The Smithsonian, the world's largest museum, is planning on producing 3D scans of its collection and making them freely available to the public to print out at home on their 3D printers (or incorporate into their virtual worlds). CNet's Daniel Terdiman has the story:
Update: Sarah Taylor Sulick from the Smithsonian sez, "Unfortunately we have no plans to make 3D scans of our collection freely available for the public to print. The CNET story is a bit misleading on that point. Our 3-D team mentioned that we COULD go there theoretically, but as of right now it is not part of our plan.
The reality is also that we have 137M objects in our collection and only 2 people working on this project. So we are no where near being able to scan everything and essentially never will be."
Now, with that high-end scanner, as well as less expensive tools that include normal digital cameras and freely available cloud-based digitization software, Metallo and his fellow 3D digitization coordinator Vince Rossi are slowly setting out to begin building a new Smithsonian digital archive. They hope this initiative will eventually lead to scores of 3D printed exhibits, as well as countless 3D models that could theoretically be used in the museums, in schools, or just about anywhere people have an interest in the Smithsonian's vast physical holdings...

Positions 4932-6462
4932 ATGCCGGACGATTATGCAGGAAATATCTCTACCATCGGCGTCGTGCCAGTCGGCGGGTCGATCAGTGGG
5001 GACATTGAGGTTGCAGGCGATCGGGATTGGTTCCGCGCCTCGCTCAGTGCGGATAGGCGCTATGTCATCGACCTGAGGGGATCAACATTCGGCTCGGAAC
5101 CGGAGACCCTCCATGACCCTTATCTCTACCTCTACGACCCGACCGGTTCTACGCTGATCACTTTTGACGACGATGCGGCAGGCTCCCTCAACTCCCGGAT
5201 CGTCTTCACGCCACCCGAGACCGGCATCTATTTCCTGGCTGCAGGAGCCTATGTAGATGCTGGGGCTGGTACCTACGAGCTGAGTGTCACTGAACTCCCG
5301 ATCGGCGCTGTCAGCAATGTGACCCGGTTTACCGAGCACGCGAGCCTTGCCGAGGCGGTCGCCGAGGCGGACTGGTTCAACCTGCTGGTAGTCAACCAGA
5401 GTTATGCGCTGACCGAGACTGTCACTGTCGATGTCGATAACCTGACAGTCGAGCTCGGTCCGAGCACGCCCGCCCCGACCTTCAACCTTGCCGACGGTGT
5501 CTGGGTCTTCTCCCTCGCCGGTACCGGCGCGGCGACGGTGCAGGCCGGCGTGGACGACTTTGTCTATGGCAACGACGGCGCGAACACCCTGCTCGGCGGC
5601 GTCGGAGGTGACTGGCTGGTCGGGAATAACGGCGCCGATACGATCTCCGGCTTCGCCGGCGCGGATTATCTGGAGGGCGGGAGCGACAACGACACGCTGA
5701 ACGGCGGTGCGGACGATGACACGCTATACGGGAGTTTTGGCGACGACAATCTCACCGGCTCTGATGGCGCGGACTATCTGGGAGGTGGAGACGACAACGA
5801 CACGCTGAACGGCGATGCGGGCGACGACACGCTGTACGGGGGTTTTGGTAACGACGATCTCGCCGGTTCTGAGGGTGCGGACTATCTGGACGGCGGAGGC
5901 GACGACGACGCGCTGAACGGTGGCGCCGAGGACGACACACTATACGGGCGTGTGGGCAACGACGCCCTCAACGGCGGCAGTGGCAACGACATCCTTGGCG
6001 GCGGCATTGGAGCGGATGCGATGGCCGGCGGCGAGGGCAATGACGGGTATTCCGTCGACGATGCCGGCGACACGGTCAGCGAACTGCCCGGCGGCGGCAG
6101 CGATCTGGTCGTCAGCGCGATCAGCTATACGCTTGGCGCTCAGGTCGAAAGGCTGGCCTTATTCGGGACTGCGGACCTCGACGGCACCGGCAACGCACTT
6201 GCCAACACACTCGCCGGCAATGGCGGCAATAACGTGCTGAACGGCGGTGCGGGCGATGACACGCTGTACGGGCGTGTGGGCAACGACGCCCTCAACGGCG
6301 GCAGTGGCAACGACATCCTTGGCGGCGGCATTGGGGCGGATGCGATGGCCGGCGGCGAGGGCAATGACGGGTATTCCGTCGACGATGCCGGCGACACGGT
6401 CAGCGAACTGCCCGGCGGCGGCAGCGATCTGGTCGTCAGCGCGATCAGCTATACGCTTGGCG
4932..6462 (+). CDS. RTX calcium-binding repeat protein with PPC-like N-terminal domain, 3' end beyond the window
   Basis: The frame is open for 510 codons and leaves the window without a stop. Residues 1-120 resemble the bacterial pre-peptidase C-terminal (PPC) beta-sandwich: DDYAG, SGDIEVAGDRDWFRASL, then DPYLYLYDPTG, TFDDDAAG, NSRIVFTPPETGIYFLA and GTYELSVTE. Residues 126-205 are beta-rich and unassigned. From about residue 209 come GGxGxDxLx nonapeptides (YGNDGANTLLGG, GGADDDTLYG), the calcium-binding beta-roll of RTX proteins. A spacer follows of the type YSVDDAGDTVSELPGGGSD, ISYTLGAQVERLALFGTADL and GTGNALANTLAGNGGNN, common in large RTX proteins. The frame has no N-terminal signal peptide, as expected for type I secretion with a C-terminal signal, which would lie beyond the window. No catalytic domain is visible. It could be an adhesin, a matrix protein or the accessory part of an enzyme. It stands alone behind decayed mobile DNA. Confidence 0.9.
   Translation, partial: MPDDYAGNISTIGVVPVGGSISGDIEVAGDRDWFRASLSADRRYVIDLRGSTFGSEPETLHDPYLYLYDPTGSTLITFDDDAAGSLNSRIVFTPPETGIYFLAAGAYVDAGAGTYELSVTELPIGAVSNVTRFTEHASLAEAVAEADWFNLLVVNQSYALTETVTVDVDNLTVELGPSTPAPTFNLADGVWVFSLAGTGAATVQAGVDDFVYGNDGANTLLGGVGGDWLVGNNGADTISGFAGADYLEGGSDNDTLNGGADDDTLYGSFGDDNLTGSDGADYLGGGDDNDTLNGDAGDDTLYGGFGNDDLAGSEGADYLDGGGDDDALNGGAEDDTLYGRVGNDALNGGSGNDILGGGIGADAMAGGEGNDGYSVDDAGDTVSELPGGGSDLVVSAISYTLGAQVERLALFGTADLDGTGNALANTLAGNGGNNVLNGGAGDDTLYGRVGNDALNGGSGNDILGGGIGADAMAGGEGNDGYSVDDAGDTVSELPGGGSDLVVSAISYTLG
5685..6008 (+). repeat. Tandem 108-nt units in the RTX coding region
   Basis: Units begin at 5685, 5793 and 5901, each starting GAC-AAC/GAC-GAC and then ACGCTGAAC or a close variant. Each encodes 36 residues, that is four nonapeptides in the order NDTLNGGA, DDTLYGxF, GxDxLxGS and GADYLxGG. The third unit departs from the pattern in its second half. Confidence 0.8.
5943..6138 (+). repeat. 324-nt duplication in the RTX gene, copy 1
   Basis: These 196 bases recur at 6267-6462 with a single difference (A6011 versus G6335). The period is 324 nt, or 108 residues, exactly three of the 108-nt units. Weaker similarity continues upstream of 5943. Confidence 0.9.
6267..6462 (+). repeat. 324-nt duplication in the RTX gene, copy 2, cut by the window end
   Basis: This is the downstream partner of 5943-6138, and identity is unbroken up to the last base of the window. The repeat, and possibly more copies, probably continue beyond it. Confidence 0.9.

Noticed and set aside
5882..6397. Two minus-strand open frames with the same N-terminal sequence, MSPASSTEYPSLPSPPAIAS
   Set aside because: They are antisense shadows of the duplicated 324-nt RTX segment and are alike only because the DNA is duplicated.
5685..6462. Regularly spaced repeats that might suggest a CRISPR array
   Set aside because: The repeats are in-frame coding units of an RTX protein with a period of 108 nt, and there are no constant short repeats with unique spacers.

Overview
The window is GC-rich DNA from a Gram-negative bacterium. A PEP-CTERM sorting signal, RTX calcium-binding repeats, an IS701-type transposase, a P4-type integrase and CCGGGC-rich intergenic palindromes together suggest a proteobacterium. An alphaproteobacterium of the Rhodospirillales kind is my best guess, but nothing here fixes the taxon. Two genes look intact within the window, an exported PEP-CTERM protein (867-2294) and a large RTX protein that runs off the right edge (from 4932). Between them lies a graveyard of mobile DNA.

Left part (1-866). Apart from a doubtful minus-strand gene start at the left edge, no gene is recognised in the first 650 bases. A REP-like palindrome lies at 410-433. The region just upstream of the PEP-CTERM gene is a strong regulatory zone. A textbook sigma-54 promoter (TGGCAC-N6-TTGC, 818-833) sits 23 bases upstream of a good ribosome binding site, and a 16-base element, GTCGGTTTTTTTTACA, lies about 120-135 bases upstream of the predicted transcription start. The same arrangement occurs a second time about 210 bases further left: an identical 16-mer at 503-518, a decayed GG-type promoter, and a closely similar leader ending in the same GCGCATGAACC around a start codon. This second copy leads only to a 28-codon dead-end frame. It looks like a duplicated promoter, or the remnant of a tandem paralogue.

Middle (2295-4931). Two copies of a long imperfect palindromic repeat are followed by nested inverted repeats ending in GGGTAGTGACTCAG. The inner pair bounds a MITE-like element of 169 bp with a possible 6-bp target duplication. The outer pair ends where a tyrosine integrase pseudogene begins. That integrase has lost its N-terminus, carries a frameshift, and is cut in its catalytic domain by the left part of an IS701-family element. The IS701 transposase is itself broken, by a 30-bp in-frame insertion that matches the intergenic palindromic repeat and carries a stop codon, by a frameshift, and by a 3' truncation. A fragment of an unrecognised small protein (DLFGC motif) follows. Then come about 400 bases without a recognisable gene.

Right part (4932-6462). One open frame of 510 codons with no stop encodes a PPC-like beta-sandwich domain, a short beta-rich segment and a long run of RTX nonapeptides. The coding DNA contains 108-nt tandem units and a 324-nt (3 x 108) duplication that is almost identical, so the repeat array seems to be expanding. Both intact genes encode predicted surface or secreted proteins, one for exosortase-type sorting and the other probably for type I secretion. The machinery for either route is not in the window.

Metallo and Rossi's goal is clear: they want to build a large collection of 3D scanned objects and archaeological sites that can support the entire Smithsonian complex. They've got technology on their side--with minimally invasive laser scanners they can capture the geometry of just about any object or site with accuracy down to the micron level.
But their resources are few, and the two told CNET that they have to be smart about the projects they choose to digitize. They have to know that their work is going to tell a story in a new way or give researchers new tools in order to justify spending the time it takes to do the work.
Smithsonian turns to 3D to bring collection to the world
(Image: Red Eye on Demand/Smithsonian)
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